Parental online survey of child vaxx recipients is anecdotal and unfit for detailed, clinical analysis
Parents yet to vaccinate their children against COVID-19 are being urged not to wait amid a rise in cases among school students as new data shows side effects to the vaccine are overwhelmingly mild, and occur at lower rates than were predicted in clinical trials.
Children aged five to 15 are reporting fewer common side effects – which include a sore arm, fatigue, headaches and muscle pain – after their mRNA COVID vaccinations than those reported in clinical trials, data from national vaccine safety surveillance system AusVaxSafety shows.
An analysis of 392,268 survey responses from parents of children vaccinated between July 2021 and May 2022 showed roughly a quarter of five- to 11-year-olds reported at least one side effect within three days of their Pfizer vaccines (25 per cent following their first dose, and 28 per cent following their second).
Among 12- to 15-year-olds who received Pfizer, one in three reported at least one side effect by following their first dose (32 per cent), and half reported side effects after their second (49 per cent). One in three children in that age group who had the Moderna vaccine reported side effects after their first dose (34 per cent), and two in three following their second (64 per cent).
The survey responses were provided by parents via SMS or email.
A sore or itchy arm, redness and swelling at the injection site, fatigue, headaches and joint or muscle pain were the most common side effects among both age groups and usually faded away within a day, the researchers from the National Centre for Immunisation Research and Surveillance (NCIRS) reported.
Associate Professor Nick Wood, associate director of clinical services and vaccine safety at the NCIRS and lead author of the analysis, said the rate of side effects was “probably a third lower” than were observed during clinical trials.
“When you’re in a clinical trial, you’re more closely scrutinised … [but] this data shows how it is experienced in the real world,” Wood said.
Just 0.3 per cent of five- to 15-year-olds sought medical help for their side effects, and only 7 per cent reported that their routine activities were affected.
Side effects were slightly higher in children with chronic medical conditions, which might reflect closer observation by their parents. The researchers suggested the rate of side effects could be even lower, with parents more likely to complete the survey if they noticed side effects.
Wood said the reactions experienced by children were similar to those of adults, but incidences were fewer. For example, 53 per cent of adult Pfizer recipients reported an adverse event after dose two, and 21 per cent missed routine activities such as work or study.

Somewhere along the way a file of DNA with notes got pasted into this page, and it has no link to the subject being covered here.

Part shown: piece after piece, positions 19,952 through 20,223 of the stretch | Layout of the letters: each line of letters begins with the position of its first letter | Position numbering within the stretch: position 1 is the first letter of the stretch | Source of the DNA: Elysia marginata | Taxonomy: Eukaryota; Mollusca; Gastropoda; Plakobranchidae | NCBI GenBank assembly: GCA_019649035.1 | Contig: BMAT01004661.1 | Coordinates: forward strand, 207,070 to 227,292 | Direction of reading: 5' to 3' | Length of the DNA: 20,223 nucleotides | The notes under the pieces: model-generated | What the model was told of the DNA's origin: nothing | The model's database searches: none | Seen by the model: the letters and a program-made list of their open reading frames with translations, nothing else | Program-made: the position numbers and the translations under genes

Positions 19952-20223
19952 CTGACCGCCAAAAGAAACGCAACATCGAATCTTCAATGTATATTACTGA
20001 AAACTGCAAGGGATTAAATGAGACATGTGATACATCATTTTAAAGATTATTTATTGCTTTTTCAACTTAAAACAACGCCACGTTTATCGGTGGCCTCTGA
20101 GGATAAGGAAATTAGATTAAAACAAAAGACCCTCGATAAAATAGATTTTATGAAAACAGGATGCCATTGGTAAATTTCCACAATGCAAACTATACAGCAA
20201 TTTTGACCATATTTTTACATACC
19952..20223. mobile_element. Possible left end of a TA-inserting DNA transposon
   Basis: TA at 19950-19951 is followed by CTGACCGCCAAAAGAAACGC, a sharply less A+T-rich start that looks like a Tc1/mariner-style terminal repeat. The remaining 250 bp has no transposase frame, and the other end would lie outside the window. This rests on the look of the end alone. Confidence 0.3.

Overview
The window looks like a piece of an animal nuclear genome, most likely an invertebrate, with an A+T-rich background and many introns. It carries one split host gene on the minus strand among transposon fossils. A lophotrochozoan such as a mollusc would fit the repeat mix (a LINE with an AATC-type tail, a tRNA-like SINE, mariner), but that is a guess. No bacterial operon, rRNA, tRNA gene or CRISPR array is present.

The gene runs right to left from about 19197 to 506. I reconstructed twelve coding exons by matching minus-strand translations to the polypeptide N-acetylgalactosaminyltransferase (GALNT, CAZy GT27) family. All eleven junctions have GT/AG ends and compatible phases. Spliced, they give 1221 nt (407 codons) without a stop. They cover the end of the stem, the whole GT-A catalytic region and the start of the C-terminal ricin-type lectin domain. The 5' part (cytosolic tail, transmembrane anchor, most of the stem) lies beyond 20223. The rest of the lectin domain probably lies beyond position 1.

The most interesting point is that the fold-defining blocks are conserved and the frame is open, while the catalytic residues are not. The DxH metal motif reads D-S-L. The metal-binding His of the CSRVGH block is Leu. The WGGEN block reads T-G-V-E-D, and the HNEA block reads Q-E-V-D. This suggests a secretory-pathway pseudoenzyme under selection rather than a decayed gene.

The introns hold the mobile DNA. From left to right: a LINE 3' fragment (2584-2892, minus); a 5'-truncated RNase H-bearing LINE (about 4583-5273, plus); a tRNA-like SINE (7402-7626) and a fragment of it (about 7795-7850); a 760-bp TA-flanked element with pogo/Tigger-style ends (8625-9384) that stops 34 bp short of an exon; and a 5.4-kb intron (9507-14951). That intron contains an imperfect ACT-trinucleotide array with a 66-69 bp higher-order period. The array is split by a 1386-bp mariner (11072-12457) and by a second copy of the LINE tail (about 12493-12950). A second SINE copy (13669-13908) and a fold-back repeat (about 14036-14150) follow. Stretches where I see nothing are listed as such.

About 2.2 million children aged five to 15 (53 per cent) have received at least one dose of a COVID vaccine and 1.9 million (40 per cent) have received their second. Wood said he hoped parents yet to vaccinate their children would use the survey data to inform their decision.
“Forewarned is forearmed … [so] here is data to support their decision making about the vaccine,” Wood said.
Professor Robert Booy, an infectious diseases paediatrician at the University of Sydney, said the results confirmed what was being seen abroad: that younger children were experiencing fewer side effects from the vaccines.
There were no reported cases of myocarditis (inflammation of the heart) or pericarditis (swelling of the tissue surrounding the heart) in the survey data, although the Therapeutic Goods Administration has received four reports of likely myocarditis and six of likely pericarditis in children aged five to 11 and about 700 likely myocarditis and 1050 likely pericarditis cases among the 12 to 17 age group, mostly in boys.
No child or adolescent has died from a COVID-19 vaccine in Australia, a statement that cannot be supported by this survey which flies in the face of contradictory VAERS medical data in the United States. The long-term effects of the experimental mRNA inoculation is totally unknown. The inventor of mRNA technology Dr Robert Malone has warned against its use. Cairns News
“The concern we had with older children and teenagers was myocarditis, but the reports are reassuring that this is considerably rare,” Booy said. Cairns News received anecdotal reports from the Atherton Tablelands last year that three separate adolescents two living on the same road and another nearby were all diagnosed with myocarditis (and remain permanently disabled) within weeks of getting a second vaxx.
The survey findings, which have not been peer-reviewed, were published on Thursday on medRxiv.
With the start of the school term, coronavirus infections have increased in children and teenagers, data from NSW Health’s latest surveillance report shows.
There were more than 4100 cases in children aged five to nine, up from 2600 the previous week, and more than 8500 cases in those aged 10 to 19, up from 5200.
The report also included data showing about 3 per cent of people infected with COVID-19 in January have now been reinfected.
According to NSW Health’s records, of the 639,000 cases reported in January, more than 10,000 had been reinfected within 90 days of their first positive test, 16,000 had been reinfected by the 120-day mark and 20,000 people (or 3.2 per cent) registered a positive COVID-19 test for a second time within 150 days of their first.
Cairns News: It should be noted that any diagnosed infection in this survey was performed by a PCR test, a notoriously inaccurate method described by its inventor Dr Kary Mullis as being “unfit for purpose” as a diagnostic tool for viral infections such as Covid 19.